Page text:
Release Engineering is the part of the software engineering process that is most akin to herding cats. As a release engineer you act as gatekeeper between hundreds of code changes that other engineers make and the people that use the systems we build, package, and release. I've been doing release engineering work for about 20 years on projects big and small. I've shipped everything from entire operating systems to small stand-alone apps to large web-based applications responsible for generating millions of dollars in revenue per day.
Each of these environments handled release engineering in their own way, but were surprisingly similar in how the engineers developing the code interacted with the process: in general, those engineers were a bit removed from the nuts and bolts of how their code made it out the door. That's not the case at Facebook. I teach a class here on the release process at Facebook, and the first thing I explain is our unique development and deployment environment.
I mainly give this talk to new people, but even the old timers need a reminder now and then. As an engineer, you will probably never work in an environment that's quite like Facebook. I can pretty confidently say that there is no other place where changes you make in the code will be in front of your mom and 175 million other people in less than 60 minutes. From a developer's point of view, this is pretty great and exactly how things should be. But given the realities of the technologies we use and the infrastructure we run on, Facebook engineers all need to be be aware of how we release code. It boils down to a significant trade off that Facebook has decided to make and that you sign up for when you join as an engineer here.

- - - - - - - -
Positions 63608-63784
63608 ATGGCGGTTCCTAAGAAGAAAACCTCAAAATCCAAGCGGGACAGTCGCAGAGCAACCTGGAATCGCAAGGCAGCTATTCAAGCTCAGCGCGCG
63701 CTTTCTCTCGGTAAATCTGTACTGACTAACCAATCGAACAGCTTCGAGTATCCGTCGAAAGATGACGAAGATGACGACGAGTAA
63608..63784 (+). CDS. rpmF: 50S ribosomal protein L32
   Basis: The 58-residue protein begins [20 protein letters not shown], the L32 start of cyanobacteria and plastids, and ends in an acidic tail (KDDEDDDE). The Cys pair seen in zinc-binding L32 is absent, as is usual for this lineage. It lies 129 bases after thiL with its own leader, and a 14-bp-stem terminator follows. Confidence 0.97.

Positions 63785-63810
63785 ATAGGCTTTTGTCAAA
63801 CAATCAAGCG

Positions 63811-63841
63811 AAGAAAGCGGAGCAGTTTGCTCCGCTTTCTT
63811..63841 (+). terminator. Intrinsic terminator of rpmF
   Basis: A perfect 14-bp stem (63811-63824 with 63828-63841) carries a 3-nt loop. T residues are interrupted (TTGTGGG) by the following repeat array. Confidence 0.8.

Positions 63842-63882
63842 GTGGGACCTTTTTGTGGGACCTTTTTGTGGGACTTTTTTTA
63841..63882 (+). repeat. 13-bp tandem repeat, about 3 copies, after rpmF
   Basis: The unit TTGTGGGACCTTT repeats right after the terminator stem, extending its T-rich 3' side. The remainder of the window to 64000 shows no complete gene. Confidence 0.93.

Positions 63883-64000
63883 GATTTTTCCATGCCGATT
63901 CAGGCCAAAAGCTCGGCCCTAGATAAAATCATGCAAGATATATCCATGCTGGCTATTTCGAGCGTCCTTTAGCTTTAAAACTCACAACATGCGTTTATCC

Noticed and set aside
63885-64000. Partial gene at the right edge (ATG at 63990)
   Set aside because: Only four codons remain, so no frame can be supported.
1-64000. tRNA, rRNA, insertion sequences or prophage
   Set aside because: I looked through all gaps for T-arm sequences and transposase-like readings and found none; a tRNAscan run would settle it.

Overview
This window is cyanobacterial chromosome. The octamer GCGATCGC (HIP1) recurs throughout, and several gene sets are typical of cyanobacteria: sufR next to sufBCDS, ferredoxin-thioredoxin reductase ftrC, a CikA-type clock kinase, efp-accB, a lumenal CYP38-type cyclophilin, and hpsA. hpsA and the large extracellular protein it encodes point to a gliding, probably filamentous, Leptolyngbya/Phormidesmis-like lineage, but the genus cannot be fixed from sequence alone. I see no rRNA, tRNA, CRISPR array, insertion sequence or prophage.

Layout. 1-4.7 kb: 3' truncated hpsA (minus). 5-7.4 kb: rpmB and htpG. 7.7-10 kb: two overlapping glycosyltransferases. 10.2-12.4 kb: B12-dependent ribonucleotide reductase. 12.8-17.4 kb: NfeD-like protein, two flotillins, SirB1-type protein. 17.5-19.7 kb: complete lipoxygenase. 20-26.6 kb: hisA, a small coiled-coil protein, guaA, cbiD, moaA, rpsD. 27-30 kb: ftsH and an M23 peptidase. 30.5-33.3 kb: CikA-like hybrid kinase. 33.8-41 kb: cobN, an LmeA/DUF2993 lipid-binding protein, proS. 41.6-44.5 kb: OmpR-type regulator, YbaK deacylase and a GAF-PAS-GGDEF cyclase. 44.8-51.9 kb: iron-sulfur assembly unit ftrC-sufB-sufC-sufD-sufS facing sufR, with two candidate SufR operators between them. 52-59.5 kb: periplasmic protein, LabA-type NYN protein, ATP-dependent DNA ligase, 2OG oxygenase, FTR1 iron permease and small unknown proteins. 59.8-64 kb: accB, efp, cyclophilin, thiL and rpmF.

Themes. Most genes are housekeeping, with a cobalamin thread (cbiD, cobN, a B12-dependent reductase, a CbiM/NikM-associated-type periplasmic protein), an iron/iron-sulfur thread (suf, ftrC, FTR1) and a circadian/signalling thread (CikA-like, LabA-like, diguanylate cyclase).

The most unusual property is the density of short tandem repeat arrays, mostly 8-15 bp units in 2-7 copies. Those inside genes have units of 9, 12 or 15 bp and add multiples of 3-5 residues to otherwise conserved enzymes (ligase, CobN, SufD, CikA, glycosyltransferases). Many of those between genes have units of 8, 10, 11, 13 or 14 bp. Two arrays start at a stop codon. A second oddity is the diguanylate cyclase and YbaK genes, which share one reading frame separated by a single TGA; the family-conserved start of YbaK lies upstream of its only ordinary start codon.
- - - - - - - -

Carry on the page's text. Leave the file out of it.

You're given a rapid development and deployment environment; you give back your time and attention. What this means in practical terms is that you, as an engineer at Facebook, need to be plugged into the release process. Facebook isn't an environment where you can consider yourself done once you check in your code. You're only half done. When you work here, you’ll understand when we release and how we release. You’ll understand the path your code takes from submission to production, and you’ll know exactly how and when your mom will be able to use that great new feature or tweak you developed. And it can happen in 60 minutes or less.
Just in case this sounds exciting to you, you should check out the redesigned careers site that we just launched. Alex, the engineer that developed it, was pretty excited to help that code walk out the door.